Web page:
Genie Tuttle CPDT-KA CNWI

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Genie Tuttle is a Certified Professional Dog Trainer-Knowledge Assessed (CPDT-KA) and a Professional Member of the Association of Pet Dog Trainers (APDT).  Genie has a Bachelor's degree in Communication from California State University, Northridge and has been training dogs of all breeds for more than 25 years.  A lifelong dog lover, she has worked for private training companies, Parks and Recreation departments and a big box pet supply chain prior to launching her own business, Dog Genie in 2003.  Dog Genie is a training company specializing in teaching people how to successfully use positive communication techniques with their dogs for a lifetime of happiness and understanding. From group clicker training classes, to customized private lessons, Genie enjoys teaching people in and around Southern California the power of positive reinforcement.  Her background is in Corporate Communications, Public Relations, Marketing Operations, Fundraising and Event Planning.

Genie has been a greyhound owner since 1993 and serves on the Board of Directors for Homestretch Greyhound Rescue & Adoption, an official 501(c)(3) charity located in Fillmore, California where she serves as the Director of Media Relations and Training.

Genie can be reached at:  [email protected] or www.doggenie.com

Blog posts by Genie Tuttle CPDT-KA CNWI

Photo of a dog bone shaped sign near front door that says, "Welcome, Sit, Stay"

Dog Trainer’s Salute

 

 

 

 

 

 

 

 

 

 

We’re sometimes known as bossy

Yet never need a posse

 

To help a dog be understood

What we do is find the good

 

And go from there to depths explore

All about the canine core

 

Nature, nurture and beyond

Sometimes we have a magic wand

 

Though some rely on books and lecture

Giving way to sheer conjecture

 

Helping hoping trying hard

The love of dogs keeps us on guard!

 

 - Genie Tuttle, CPDT-KA

 

 
Orange QUARANTINED ANIMAL sign in window

Dog Training and Dinner Disasters

I was just cooking dinner the night my newly adopted retired racing greyhound delivered a level 3 bite to the meaty part of my right hand. Pots were on the stove, the TV was on, and a nice meal was the only thing on the agenda at the end of a relaxing rainy Sunday. I wasn’t dog training. Preoccupied by the timing and ingredients of the recipe, I marched over to the new black dog sitting on a dog bed in the corner to take a rawhide chewy away from him, like I’d done dozens of times before. It plays like slow motion in my head to describe it now. I reached in, and without a sound he nailed my hand, hard. OMG. I could NOT believe it. After letting out a primal guttural shriek, I rushed to the sink and knew it was bad.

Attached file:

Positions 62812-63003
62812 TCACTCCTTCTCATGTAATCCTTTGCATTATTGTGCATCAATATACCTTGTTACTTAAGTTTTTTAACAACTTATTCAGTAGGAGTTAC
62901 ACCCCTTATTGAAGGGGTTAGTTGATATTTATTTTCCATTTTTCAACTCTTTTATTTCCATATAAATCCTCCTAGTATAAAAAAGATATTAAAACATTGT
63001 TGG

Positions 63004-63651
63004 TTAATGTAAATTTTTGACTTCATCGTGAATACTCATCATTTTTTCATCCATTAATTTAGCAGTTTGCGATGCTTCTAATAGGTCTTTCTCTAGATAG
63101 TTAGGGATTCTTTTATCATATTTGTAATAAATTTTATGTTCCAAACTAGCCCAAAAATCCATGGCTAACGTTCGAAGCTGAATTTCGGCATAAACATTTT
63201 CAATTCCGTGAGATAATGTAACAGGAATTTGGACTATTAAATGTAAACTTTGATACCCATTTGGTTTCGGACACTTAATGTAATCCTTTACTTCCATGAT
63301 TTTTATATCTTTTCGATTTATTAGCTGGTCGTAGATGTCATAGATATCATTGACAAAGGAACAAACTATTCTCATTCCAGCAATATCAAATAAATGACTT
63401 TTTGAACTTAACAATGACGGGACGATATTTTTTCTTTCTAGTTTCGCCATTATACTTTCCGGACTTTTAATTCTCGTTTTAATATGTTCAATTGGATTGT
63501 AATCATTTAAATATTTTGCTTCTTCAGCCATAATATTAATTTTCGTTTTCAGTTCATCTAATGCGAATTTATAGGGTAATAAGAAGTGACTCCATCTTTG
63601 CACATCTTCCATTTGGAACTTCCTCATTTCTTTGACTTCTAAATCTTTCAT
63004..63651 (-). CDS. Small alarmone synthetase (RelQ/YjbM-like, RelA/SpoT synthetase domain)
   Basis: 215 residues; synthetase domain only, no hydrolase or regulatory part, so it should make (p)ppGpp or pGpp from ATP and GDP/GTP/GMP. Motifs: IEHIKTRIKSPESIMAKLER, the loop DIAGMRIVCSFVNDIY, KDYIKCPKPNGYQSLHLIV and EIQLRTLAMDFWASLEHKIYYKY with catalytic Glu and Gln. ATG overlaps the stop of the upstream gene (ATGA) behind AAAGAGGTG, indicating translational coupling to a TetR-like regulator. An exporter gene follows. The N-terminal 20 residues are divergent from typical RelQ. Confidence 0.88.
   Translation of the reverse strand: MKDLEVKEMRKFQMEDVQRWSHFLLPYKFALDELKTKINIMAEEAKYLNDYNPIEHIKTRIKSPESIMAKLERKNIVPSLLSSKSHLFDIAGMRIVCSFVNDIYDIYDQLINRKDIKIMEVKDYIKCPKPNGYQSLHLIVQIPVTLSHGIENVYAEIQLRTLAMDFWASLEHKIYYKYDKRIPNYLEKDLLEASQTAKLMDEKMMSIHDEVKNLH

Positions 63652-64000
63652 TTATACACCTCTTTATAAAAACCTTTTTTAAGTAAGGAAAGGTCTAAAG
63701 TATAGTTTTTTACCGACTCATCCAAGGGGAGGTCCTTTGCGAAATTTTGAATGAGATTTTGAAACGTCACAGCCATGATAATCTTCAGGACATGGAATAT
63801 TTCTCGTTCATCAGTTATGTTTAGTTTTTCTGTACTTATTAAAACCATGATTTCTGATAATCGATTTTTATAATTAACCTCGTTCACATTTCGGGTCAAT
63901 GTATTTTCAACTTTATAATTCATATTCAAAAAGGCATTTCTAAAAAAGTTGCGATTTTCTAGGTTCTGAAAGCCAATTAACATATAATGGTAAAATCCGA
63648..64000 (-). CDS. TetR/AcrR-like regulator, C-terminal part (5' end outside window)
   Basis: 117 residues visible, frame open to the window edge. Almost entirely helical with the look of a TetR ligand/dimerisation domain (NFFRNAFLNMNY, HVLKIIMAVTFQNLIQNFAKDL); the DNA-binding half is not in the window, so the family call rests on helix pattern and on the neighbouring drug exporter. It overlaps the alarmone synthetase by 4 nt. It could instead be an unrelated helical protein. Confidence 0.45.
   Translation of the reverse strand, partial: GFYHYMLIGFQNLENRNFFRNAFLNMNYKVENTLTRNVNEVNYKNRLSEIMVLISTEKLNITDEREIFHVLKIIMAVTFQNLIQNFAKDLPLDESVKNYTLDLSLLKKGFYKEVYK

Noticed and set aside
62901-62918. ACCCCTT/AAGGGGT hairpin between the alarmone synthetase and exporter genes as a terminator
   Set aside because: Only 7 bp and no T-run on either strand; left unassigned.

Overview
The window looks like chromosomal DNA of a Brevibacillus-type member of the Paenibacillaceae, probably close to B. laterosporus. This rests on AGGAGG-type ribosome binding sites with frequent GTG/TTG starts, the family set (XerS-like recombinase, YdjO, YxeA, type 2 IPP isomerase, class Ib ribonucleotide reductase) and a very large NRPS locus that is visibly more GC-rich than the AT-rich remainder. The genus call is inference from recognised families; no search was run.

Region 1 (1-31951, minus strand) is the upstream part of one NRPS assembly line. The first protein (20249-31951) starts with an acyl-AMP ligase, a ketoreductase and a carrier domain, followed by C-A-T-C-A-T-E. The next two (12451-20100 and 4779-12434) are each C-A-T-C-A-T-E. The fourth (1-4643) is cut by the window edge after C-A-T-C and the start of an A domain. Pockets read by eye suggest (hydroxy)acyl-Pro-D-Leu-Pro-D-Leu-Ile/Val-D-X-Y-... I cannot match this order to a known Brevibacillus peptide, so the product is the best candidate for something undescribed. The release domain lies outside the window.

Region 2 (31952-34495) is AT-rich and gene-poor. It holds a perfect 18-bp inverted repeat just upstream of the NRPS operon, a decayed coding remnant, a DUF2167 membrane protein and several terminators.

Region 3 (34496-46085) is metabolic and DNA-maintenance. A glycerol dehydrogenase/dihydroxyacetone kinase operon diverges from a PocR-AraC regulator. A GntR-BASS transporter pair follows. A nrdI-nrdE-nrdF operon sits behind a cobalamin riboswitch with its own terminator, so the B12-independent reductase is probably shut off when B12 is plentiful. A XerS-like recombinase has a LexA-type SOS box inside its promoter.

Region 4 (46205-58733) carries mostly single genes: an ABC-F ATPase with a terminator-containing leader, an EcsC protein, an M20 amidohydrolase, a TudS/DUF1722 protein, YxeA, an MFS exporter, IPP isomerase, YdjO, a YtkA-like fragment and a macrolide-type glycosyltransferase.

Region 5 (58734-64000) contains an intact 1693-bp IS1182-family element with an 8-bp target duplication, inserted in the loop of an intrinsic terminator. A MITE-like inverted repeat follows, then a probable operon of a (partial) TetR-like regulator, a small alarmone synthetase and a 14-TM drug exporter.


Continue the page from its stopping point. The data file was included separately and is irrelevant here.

Photo of hands holding the Earth

"Earth to Space... Earth to Space... Come In Space"

As a diehard dog trainer, I've found that more often than not I'm inhabiting my own planet when it comes to understanding dog and human interactions, interpreting behavior on both ends of the leash and avoiding dangerous doggie situations whenever possible. Thankfully I share this planet with many brave souls like you who speak the same language.

 
Retired Racing Greyhounds at the Homestretch Greyhound Rescue & Adoption facility, consider playing in the yard on a rainy day.

Going Greyhound

While innocently surfing TV channels one Saturday afternoon in the early '90s, I came across an alarming undercover expose' on the plight of racing greyhounds. The dramatic footage showed emaciated dogs inside a dark trailer, standing up in crates stacked two-high with their heads held low, yearning eyes glowing from the light of the camera. Most of the dogs inside the pitch black trailer were still alive. Subsequent scenes featured audio of gunshots followed by dead hounds being tossed unceremoniously into a dumpster. Call it destiny, fate or divine intervention but that was it for me, time to get involved and Go Greyhound.

At the time, I had never met a retired racing greyhound up-close and in-person and didn't know the first thing about them or their intricacies. Now, nineteen years and five hounds later, here's a little bit of what I've learned about this remarkable semi-exotic creature.

 

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